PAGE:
Houthi second man threatened the official Yemeni government and allied Saudi-led coalition on Thursday of "hell", if Stockholm Agreement has not been fulfilled.
"Hodeida is not easy" [to take], said Mohammed Ali al-Houthi, "either peace and Sweden pact application or hell waiting for invaders and their mercenaries."
Head of Houthi Supreme Revolutionary Committee said his group told the UN envoy for Yemen that they upheld an access to Red Sea Mills in Hodeida, but "when conditions are favorable and safe.
"We call again for obligating the other party to abide by ceasefire and not to impede Sweden deal," he added.
On Tuesday Yemeni government and Houthi rebels traded blames for targeting UN liaison officers accompanying General Patrick Cammaert as heading for the Red Sea Mills.
Government officers, along with UN officers, reporters and demining team, headed to the mills and then to confrontation lines, said government spokesman.
They came under rebel intense gunfire, Rajeh Badi added, "despite prior coordination with the UN representative and Houthi promises to cease fire and remove mines."
Houthi rebels disallowed the way to be opened, denied access by UN representative and his team to the mills and asked them to return until further notice, said Badi.
On his part, Houthi spokesman stated that one of his group's de-miners had been shot dead by government forces in the presence of the UN team while opening a road leading to the mills.
This attack "discloses barbarism of aggression and their intents and lack of seriousness in applying the Sweden pact," added Dhaifullah al-Shami, who is also the Houthi information minister.
Last Friday, two of the Red Sea Mills' silos, which store large stocks of wheat, were damaged after catching fire, with the UN attributing the accident to mortar shells.
The government-held mills contain 51 thousand metric tonnes of wheat stock enough to feed 3.7 million people for a month in a country on the brink of famine.
The WFP stated on Friday that it "urgently needs to get access" to the mills on eastern fringes of the Red Sea city of Hodeida because of battles since last September.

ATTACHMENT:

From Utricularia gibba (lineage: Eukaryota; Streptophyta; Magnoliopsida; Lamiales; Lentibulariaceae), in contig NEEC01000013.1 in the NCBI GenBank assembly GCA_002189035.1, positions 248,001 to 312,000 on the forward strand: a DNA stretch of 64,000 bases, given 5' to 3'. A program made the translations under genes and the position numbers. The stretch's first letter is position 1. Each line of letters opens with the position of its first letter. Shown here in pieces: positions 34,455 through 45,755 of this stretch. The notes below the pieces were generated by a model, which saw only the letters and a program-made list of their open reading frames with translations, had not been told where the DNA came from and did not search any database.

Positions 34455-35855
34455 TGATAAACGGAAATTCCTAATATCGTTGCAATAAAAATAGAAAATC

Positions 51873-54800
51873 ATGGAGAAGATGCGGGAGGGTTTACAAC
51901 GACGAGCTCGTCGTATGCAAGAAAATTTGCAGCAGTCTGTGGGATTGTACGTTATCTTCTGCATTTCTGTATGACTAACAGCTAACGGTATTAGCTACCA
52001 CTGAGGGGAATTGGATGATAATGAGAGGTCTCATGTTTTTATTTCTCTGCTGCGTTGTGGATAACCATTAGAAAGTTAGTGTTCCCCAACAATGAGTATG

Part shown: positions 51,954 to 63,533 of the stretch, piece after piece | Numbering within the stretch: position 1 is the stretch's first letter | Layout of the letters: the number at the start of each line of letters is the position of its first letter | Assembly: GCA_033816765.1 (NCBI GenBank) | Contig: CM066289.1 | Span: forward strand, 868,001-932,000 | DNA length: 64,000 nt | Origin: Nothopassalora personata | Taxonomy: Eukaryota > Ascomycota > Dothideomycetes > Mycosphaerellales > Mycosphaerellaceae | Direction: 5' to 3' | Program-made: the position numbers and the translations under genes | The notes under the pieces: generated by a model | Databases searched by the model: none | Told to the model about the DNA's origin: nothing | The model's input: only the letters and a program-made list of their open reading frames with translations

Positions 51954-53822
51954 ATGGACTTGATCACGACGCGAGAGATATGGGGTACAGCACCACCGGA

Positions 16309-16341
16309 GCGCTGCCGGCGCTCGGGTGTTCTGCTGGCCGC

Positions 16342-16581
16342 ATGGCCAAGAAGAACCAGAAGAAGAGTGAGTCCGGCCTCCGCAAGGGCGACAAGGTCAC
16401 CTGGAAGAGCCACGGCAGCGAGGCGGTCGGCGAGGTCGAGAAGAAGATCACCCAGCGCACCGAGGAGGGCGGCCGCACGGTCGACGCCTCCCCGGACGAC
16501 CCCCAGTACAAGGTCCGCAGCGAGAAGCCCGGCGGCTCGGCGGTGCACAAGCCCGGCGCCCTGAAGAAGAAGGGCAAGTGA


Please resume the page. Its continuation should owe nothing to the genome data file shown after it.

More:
Yemen has been racked by an armed conflict that broke out after the Iranian-backed Houthis had ousted the internationally recognized government late in 2014.
The conflict escalated after a Saudi-led coalition intervened militarily in the country in March 2015 to reinstate the government of President Hadi, pushing the country to the world's worst humanitarian crisis, according to the UN.
Parties to the nearly 4-year war in Yemen, after 8 days of peace talks in Sweden, agreed on 13 December to cease fire in Hodeida and redeploy their forces from the port city and ports of Hodeida, Salif and Ras Isa.
But the UN-brokered Stockholm Agreement is facing many challenges and difficulties to implement on ground, leading the UN Security Council to adopt a resolution deploying a mission led by Cammaert to monitor the truce.
UN monitor mission has been deployed in Hodeida to monitor rivals' compliance with Stockholm Agreement on Hodeida ceasefire and redeployment, work with both sides on providing local security forces to guard Red City and its three ports, facilitate UN support for parties in fully applying ceasefire deal, and lead and shore up a coordination plan for redeploying forces of both coalition-backed government and Iran-backed Houthi rebels.